The bill, effectively creating a parallel army among Shia militias accused of abuses and already resistant to authority, risks turning Iraq into Libya
The passing of a bill by Iraq’s parliament on Saturday legalising the Popular Mobilisation Units (PMUs) as a government entity operating alongside the army will further exacerbate sectarian tensions by cementing the political and military influence of this alliance of largely Shia militias, as well as that of Iran, which backs most of them. Sectarian divisions were plain to see in the parliamentary vote – all the Shia blocs approved the measure, while Sunni MPs boycotted the session.
Some analysts are portraying the bill as an attempt to rein in the PMUs, which number more than 100,000 fighters, and whose power has continued to grow since their formation from existing militias in 2014 to fight the Islamic State (IS). However, the Shia parliamentary blocs and Prime Minister Haidar al-Abadi – to whom the PMUs will now answer – have thus far said and done little, if anything, to suggest a genuine desire to do so.
This is particularly unlikely now, with the PMUs playing a key role in the operation to retake Mosul from IS. On the contrary, the bill is likely an attempt to reward the militias for their service.
In whose interests?
For Abadi, this may be a means of consolidating his position against his political rivals, particularly his predecessor Nouri al-Maliki. Tensions between the two have been high, with Abadi attempting to abolish the vice-presidential posts (one of which is occupied by his predecessor), and Maliki trying to thwart the prime minister’s reform programme.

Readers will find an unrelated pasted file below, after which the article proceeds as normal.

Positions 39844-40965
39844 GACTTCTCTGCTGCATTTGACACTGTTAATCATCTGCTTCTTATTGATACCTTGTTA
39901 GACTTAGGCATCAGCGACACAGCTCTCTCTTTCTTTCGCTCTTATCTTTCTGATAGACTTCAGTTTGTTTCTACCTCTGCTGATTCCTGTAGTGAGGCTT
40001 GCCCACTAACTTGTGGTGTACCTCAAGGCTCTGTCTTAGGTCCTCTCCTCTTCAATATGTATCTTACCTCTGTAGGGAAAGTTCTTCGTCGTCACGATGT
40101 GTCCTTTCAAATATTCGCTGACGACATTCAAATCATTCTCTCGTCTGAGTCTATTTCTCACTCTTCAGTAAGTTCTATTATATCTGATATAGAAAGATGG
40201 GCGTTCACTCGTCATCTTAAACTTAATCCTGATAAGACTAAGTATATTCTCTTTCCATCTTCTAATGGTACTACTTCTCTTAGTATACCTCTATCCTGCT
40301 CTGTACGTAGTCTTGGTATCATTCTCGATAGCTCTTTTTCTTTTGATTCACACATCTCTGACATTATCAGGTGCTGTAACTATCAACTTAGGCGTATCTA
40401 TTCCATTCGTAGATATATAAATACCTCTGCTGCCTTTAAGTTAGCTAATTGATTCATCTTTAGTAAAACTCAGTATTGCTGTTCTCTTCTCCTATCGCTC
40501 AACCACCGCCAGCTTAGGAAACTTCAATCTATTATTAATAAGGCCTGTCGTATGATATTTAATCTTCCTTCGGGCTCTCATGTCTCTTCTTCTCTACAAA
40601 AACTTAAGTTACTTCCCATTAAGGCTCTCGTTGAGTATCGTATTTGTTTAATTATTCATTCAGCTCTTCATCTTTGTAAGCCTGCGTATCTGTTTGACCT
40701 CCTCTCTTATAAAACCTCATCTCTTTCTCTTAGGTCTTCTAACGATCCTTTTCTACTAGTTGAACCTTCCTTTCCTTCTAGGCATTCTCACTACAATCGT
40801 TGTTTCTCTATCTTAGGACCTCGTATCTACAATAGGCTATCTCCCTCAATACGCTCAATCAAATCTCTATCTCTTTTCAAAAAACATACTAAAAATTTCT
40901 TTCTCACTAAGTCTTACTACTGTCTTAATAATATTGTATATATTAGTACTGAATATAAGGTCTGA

Now that the PMUs answer to Abadi directly, and since he is friendly with militia leaders, he may see this as a boost for his position. However, Maliki also has allies within the PMUs, and they may react with hostility to any attempts by Abadi to use them as pawns for his political gain. As such, the bill heralds even greater militia influence over the government, not the other way around.
It also consolidates Iranian influence. “The most influential [militia leaders] describe themselves as loyal not only to Iraq but also to Iran’s supreme leader, Ayatollah Ali Khamenei,” wrote Ned Parker, who had to flee Iraq as Baghdad bureau chief for Reuters last year after receiving death threats for his report on human rights abuses by Shia militias.
“Three big militias – [the] Badr Organisation, Asaib Ahl al-Haq and Kataib Hezbollah – use [Khamenei’s] image on either their posters or websites.”
Last year, Akram al-Kaabi, leader of the Harakat al-Nujaba militia, said he would overthrow the Iraqi government if Khamenei ordered him to do so. Clearly, a government dependent on and beholden to the PMUs is not going to antagonise them or their patron in Tehran.
Even harder to rein in
The bill will further embolden the militias, as it will boost their legitimacy, status and state support. This may make them even more brazen in their abuses against Sunni civilians in territories captured from IS. The list of atrocities continues to grow, and they are well-documented by human rights organisations.
Amnesty International has said the militias “enjoy total impunity,” and “are ruthlessly targeting Sunni civilians on a sectarian basis,” committing “war crimes and other gross human rights abuses”. Human Rights Watch has documented “mass extrajudicial killings” that “may be evidence of war crimes or crimes against humanity”.